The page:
This idyllic village from the Italian-speaking region of the Swiss Alps has had a headstart when it comes to becoming carbon neutral.
The country’s Bavona Valley houses 12 hamlets. 11 of them have never been connected to the power grid.
Some homes have had solar panels since the 1980s, while other residents rely on gas canisters, candles and oil lamps instead of electricity.
"I see so much waste today including electricity, so many lights everywhere. But not here, because here everything is dark, there is not even a streetlight", says Bice Tonini, resident of the hamlet of Sonlerto.
Winters are often harsh, but some residents appreciate the simpler life without electricity, according to Romano Dadò, former municipal councillor of Cevio and resident of the valley.
"For us, reducing the consumption of many things is not a problem, we still know how to live like that!"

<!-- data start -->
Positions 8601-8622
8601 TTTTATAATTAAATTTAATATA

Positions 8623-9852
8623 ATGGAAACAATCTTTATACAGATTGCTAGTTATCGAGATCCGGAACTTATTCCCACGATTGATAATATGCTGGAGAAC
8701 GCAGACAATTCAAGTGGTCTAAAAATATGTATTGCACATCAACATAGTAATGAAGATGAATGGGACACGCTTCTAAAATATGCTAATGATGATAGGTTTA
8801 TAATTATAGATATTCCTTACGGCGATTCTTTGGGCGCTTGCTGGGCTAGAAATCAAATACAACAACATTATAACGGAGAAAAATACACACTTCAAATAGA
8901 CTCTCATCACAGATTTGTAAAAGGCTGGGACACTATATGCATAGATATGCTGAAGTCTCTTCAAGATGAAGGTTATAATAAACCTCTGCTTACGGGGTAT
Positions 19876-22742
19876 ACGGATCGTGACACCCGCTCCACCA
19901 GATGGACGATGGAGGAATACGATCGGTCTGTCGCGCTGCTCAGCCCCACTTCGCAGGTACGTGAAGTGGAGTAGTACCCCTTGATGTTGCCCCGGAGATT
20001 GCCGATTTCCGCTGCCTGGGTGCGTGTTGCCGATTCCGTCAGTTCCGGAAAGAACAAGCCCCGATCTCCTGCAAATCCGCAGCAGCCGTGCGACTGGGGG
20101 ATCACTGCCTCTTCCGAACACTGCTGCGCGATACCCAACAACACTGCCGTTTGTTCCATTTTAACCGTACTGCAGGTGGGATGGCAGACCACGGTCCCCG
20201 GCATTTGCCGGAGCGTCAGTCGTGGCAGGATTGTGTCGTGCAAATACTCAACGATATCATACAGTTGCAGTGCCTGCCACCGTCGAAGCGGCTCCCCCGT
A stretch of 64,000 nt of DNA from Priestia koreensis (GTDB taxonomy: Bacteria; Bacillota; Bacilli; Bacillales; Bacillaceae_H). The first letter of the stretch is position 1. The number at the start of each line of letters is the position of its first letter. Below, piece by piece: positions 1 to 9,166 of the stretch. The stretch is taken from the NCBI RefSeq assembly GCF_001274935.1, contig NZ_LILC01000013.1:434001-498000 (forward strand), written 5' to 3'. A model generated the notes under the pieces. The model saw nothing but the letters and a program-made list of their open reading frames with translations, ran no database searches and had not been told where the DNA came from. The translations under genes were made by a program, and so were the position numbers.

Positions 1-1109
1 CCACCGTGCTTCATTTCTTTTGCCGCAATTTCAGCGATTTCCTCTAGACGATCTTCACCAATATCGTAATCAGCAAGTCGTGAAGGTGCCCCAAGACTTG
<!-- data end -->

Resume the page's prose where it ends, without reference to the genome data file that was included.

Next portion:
Despite dams close by, the village is mostly off the grid. The reason for that is that its residents never had enough money to connect to it.
The electricity from the region's hydroelectric power plants is instead sent to the German-speaking regions of Switzerland, which had the financial means to create this infrastructure.
Business owners say the lack of energy prevents them from opening up to tourism. The harsh conditions of the valley have caused its population to slowly shrink from around 500 to less than 50.
"Solar panels are a partial solution", says Martino Giovanettina, a writer and owner of one of the few restaurants in the valley.
Giovanettina believes the lack of electricity, plus the stringent rules for renovating old buildings, are contributing to depopulating the valley, turning it into an open-air "museum" of the past instead of turning to tourism, as neighbouring valleys have done.
The Bavona Valley has no set-up for tourists at all, apart from a cable car from the last hamlet up to the dams, while motorhomes are banned from parking in the area.
Doris Femminis, a 2020 Swiss Prize for Literature winner, grew up in the valley and raised goats in her 20s. Now, she recounts the story of the Bavona Valley in her books.
Now living in the Jura mountains in western Switzerland, she returns every two months to this "wonderful place of one's childhood".